penalize workers with fluctuating earnings.

Key arguments in favor

Low-wage workers should not be required to work more hours to meet UI

eligibility tests. Almost all states require workers to earn a specific dollar

amount to qualify for UI. In addition, most states require workers to earn a

specific amount in their high quarter. For example, New York requires that a

worker have at least $1,600 of earnings in one quarter plus at least $800 of

earnings in other quarters for a minimum of $2,400 total earnings overall in the

base period (1.5 X $1,600). A minimum wage New Yorker would have to work 311

hours (25 per week) to satisfy the $1,600 requirement in the high quarter but a

$10/hour worker would only have to work 160 hours (12 per week).

The high-quarter element of many state eligibility formulas often creates barriers

to UI receipt for low-wage workers. Imagine if New York required workers to earn

the $2,400 over two quarters but did not require a specific high-quarter multiple.

In that scenario, someone who had worked 20 hours per week at the minimum

wage ($1,300 per quarter and $2,600 total) would qualify for UI.

The most common eligibility formula is also biased against workers with

uneven earnings. A worker who has a successful quarter with full-time work

and overtime wages can have a wage record with one quarter of earnings far

higher than other quarters. Thus, someone who has worked many hours in one

quarter but far fewer hours in other quarters might be disqualified simply

because the high-earnings quarter sets a high bar. Continuing the example of

New York’s one and one-half times high-quarter earnings requirement, a worker

working continually, and sometimes overtime, during the high quarter might


earn over $6,000 for that quarter but not reach $3,000 in other quarters before being

laid off. A worker could be laid off after 20-30 weeks of work yet be disqualified from

UI solely due to the requirement that additional earnings equal at least half of the

high-quarter earnings and even though he or she had otherwise sufficient total

dollar earnings to qualify. In effect, the worker is penalized for having worked more

hours in the high quarter.

Some 42 states use either a “high-quarter” or a “multiple of weekly benefit amount”

formula to measure whether a worker has a sufficient work history to qualify for UI.

When a state uses a high-quarter system to determine weekly benefit amount, and

then uses a multiple of the weekly benefit amount to set the monetary eligibility

earnings requirement, the state system contains the same unfairness inherent in

high-quarter earnings formulas.

Measuring total hours of work ensures fairer treatment for low-wage workers. A

few states allow workers to prove their labor force attachment if they have worked a

minimum amount of hours – regardless of the wage rate. The “hours of work” test is

superior in that it does not discriminate on the basis of wages, nor does it lead to

capricious disqualification based on distribution of earnings.

Flat earnings tests avoid the distortions of high quarter requirements. Similarly,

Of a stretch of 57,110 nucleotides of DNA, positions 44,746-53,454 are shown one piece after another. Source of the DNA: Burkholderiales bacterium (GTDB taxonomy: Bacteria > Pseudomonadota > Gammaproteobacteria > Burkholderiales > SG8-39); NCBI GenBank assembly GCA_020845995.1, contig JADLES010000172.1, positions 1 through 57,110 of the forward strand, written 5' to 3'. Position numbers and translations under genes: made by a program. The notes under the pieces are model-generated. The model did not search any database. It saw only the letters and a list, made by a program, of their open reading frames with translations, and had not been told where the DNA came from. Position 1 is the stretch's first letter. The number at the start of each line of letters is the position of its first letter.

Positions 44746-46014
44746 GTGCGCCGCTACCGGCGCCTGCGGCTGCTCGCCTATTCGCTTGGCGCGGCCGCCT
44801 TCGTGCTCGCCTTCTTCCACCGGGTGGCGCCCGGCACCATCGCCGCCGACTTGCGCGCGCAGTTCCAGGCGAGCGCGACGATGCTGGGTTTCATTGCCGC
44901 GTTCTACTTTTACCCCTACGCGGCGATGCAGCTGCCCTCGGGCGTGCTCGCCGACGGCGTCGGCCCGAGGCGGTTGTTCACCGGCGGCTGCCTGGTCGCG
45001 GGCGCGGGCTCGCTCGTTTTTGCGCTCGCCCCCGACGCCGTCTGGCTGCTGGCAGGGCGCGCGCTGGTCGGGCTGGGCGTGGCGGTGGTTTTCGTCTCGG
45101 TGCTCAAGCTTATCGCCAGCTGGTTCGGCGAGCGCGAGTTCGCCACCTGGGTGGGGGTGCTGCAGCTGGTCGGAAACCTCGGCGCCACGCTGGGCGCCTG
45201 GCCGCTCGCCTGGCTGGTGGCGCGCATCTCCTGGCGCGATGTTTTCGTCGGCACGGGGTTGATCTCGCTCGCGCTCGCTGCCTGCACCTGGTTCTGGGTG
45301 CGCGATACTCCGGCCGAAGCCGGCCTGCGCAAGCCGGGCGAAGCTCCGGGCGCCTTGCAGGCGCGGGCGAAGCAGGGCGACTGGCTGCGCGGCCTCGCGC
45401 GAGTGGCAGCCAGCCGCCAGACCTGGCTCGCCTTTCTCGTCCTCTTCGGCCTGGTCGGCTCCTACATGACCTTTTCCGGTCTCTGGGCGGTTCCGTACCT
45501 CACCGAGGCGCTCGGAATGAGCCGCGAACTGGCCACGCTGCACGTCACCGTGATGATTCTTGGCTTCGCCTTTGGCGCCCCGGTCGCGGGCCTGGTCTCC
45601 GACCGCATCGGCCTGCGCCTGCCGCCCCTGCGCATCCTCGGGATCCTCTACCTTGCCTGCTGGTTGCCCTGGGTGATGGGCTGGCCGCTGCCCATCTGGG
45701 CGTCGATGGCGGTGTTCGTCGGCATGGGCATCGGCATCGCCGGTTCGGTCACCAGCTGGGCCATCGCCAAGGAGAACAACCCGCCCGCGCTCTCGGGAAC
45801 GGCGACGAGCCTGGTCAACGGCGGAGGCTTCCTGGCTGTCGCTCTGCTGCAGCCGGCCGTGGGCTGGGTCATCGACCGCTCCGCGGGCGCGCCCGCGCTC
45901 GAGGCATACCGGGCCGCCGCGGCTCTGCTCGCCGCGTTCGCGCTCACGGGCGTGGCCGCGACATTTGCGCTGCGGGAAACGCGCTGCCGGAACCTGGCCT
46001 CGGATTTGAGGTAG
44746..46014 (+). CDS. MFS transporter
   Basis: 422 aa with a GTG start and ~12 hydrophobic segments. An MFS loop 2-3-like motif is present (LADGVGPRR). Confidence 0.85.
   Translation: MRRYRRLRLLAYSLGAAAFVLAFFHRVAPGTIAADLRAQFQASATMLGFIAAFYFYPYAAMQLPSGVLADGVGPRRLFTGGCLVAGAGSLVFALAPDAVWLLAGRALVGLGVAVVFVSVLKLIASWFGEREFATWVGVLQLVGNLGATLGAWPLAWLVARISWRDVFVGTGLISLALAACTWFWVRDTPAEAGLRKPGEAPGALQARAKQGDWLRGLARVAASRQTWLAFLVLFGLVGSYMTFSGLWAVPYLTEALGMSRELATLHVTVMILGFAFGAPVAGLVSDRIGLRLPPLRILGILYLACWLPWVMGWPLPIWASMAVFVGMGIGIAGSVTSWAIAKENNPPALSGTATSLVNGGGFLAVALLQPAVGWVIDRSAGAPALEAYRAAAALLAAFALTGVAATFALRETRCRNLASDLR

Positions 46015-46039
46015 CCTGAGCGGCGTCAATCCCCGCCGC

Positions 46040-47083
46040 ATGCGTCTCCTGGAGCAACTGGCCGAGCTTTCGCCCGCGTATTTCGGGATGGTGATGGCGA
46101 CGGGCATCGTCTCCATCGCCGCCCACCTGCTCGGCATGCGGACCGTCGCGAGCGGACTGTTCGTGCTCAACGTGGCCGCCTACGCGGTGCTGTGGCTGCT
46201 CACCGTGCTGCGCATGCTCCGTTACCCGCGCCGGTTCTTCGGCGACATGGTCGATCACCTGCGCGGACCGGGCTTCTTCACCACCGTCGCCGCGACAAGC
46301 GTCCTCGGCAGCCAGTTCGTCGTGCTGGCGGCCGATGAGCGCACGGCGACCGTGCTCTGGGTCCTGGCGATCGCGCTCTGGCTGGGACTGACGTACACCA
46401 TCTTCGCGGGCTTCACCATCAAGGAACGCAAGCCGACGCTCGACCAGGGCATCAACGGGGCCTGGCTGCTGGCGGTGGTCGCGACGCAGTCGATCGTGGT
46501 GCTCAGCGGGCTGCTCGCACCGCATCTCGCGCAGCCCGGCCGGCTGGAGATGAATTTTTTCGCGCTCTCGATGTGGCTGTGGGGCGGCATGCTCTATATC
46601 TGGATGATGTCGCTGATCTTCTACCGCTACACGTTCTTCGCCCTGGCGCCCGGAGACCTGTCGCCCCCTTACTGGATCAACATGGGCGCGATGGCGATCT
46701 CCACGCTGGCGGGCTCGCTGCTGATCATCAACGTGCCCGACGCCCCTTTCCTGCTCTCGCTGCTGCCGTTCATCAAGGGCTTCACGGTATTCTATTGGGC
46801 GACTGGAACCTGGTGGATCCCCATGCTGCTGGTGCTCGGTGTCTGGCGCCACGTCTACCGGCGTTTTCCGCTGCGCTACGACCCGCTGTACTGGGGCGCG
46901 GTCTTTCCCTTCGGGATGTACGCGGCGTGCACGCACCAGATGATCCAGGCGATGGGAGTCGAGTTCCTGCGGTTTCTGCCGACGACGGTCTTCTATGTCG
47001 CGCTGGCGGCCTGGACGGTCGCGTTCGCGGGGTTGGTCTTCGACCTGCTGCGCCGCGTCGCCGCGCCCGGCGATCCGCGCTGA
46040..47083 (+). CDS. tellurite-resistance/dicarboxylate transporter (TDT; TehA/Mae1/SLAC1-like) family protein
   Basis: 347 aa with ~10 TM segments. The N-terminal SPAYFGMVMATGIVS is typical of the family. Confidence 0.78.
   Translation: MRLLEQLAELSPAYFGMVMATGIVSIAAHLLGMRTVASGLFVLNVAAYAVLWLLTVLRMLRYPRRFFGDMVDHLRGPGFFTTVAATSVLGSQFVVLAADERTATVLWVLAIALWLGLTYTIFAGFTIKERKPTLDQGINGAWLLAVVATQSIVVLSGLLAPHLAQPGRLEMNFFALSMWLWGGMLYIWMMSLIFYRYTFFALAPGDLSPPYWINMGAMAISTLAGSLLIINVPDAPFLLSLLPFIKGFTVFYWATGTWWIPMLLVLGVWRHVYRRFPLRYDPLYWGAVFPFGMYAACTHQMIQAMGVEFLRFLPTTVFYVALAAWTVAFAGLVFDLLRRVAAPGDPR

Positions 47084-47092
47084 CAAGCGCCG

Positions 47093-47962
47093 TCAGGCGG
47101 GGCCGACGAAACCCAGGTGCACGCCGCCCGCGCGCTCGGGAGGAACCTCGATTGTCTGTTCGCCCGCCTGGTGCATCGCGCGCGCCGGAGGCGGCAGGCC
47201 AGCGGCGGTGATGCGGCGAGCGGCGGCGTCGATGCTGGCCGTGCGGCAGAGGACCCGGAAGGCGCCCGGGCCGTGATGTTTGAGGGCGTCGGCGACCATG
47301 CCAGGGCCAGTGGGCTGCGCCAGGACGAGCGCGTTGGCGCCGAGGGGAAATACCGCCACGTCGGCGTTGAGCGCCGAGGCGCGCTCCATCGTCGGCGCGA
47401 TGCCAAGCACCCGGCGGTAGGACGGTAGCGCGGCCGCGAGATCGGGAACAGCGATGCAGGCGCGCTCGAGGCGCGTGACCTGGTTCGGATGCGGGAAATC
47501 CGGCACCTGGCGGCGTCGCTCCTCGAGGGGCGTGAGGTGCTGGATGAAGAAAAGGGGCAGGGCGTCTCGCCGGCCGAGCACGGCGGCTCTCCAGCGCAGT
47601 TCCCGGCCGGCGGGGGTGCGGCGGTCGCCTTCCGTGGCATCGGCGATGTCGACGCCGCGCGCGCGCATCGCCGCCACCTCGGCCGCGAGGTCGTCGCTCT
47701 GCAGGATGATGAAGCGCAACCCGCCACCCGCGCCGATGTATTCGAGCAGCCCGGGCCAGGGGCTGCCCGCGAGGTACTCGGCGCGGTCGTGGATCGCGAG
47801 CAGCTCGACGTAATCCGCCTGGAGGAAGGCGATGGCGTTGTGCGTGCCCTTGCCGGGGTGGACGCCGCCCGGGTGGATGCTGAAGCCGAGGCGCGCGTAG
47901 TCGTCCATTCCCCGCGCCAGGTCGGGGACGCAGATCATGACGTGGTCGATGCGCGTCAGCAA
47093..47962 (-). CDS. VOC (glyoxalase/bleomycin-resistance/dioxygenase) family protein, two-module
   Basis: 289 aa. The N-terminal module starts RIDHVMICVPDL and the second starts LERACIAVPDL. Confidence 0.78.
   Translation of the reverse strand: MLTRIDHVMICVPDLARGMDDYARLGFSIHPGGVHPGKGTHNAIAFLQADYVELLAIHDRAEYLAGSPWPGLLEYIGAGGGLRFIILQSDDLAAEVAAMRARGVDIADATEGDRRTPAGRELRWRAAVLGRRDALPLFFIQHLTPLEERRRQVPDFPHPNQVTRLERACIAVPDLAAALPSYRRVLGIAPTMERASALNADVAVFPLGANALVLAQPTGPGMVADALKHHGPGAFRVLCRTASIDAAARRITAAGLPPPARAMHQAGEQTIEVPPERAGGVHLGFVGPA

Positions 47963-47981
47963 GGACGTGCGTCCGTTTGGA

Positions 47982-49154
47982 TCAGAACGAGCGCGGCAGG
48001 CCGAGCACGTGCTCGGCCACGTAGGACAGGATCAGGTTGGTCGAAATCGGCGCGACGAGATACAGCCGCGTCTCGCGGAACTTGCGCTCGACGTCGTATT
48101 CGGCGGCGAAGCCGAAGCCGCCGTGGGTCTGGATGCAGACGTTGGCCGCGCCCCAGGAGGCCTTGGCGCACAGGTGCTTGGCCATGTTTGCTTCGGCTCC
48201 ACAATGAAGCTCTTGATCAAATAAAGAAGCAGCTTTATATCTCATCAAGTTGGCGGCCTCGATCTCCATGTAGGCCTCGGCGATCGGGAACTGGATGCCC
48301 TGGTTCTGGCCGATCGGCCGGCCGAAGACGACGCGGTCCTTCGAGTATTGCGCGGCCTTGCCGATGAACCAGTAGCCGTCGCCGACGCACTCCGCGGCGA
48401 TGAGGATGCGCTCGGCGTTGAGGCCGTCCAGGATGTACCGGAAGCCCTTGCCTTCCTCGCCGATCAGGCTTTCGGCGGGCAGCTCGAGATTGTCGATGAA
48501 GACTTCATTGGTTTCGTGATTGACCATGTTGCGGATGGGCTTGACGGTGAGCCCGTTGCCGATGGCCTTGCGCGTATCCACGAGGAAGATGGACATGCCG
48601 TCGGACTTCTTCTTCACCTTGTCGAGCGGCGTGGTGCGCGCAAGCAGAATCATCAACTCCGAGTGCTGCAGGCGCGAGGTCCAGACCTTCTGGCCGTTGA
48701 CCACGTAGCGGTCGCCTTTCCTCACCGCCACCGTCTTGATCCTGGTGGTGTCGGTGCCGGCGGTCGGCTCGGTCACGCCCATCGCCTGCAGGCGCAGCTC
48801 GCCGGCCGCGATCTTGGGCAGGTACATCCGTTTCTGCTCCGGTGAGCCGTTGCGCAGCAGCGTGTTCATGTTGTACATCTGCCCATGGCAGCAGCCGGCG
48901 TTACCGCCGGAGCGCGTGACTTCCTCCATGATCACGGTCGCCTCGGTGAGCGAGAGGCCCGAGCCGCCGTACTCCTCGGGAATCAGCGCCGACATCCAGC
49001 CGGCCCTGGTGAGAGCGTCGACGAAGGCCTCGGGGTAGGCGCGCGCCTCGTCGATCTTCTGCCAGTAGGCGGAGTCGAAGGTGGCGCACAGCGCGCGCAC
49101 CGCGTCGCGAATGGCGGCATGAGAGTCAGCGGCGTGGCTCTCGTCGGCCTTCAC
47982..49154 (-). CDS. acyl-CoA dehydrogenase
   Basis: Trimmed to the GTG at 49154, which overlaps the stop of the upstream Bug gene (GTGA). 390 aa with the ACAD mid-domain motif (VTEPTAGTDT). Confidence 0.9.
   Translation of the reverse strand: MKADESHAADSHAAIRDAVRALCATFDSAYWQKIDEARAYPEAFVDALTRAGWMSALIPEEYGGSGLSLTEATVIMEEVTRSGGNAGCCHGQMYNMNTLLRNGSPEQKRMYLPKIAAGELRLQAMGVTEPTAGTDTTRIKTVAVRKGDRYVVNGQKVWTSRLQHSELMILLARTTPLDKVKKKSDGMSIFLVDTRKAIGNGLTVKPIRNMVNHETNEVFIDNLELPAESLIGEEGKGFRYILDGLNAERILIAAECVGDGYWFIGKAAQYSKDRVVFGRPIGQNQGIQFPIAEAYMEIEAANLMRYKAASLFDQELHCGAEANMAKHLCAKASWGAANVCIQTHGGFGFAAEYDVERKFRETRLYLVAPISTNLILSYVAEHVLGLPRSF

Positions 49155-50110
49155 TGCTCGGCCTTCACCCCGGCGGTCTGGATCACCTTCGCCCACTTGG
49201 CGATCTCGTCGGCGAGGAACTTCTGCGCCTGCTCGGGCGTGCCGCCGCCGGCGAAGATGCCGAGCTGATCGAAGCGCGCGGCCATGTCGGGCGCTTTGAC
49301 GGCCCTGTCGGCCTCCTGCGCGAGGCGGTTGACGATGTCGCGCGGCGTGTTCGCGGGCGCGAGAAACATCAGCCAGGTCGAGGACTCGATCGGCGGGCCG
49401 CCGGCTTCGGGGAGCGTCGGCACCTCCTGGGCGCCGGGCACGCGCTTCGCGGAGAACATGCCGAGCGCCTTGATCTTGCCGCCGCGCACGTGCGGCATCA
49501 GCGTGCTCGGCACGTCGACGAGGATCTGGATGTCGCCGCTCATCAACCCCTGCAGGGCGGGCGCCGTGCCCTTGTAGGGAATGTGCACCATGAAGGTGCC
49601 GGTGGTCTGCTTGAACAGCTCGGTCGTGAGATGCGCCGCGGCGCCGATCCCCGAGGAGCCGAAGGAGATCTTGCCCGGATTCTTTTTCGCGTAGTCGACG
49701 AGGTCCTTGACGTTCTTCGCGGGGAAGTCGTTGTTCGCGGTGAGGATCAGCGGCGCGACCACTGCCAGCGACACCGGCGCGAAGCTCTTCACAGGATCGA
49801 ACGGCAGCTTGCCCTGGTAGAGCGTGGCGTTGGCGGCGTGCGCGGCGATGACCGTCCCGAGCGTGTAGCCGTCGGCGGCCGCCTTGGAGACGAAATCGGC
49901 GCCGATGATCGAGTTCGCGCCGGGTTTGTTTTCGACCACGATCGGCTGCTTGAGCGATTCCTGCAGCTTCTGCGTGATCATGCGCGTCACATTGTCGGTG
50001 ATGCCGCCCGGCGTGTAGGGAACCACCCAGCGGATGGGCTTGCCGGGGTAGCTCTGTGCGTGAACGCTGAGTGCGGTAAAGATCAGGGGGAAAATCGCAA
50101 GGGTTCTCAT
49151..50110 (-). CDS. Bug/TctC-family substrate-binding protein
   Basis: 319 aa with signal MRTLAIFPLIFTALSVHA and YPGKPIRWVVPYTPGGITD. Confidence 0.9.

states that use a flat annual total earnings requirement prevent distortions described

above that can occur in a high-quarter or multiple of weekly benefit amount system.

All flat earnings amount states require earnings in two separate quarters to

demonstrate significant labor force attachment. While not necessarily fairer to lowwage

workers in terms of hours required to work, flat earnings rules do give

low–wage workers more time to accumulate the necessary earnings.

States can use hours of work or flat earnings requirements as their main monetary

eligibility formula or as a supplemental option for those workers that fail the primary

test. For example, an Oregon worker who fails to qualify under the state’s primary

high-quarter formula can still qualify if he or she has worked a total of 500 hours

during their entire base period year. Oklahoma use a 1.5 times high quarter rule but

has an alternative flat-amount requirement of $10,500.

Key arguments against and responses to them

Opponents say: Earnings requirements are already too low.

Response: The Congressionally-appointed Advisory Council on Unemployment

Compensation recommended that states set their high-quarter earnings standards

at no more than 200 times the minimum wage (which would require an average of

15 hours of work per week in a quarter). Twenty-two of the 40 states with a highquarter

based requirement require that earnings be at or above this level. Thus,

workers cannot qualify for UI without significant workforce attachment. Moreover,

because UI benefit amounts are based on prior earnings, workers with few earnings

or hours get a very limited amount of unemployment benefits. These small amounts

of benefits are neither costly nor a deterrent to re-employment.


State Choices

3 states use an

hours test



New Jersey

10 states use a

flat earnings test








New Hampshire


West Virginia

Which states do it?

Three states use an hours of work requirement as part or all of their

monetary eligibility test so that low-wage workers are not penalized.

At least 10 states use a flat earnings requirement as part or all of their

monetary eligibility test so that workers with uneven earnings are

not penalized.

Model legislation using hours of work


(2)(a) To qualify for benefits an individual must have: (A) Worked in subject

employment in the base year with total base year wages of $1,000 or

more and have total base year wages equal to or in excess of one and onehalf

times the wages in the highest quarter of the base year;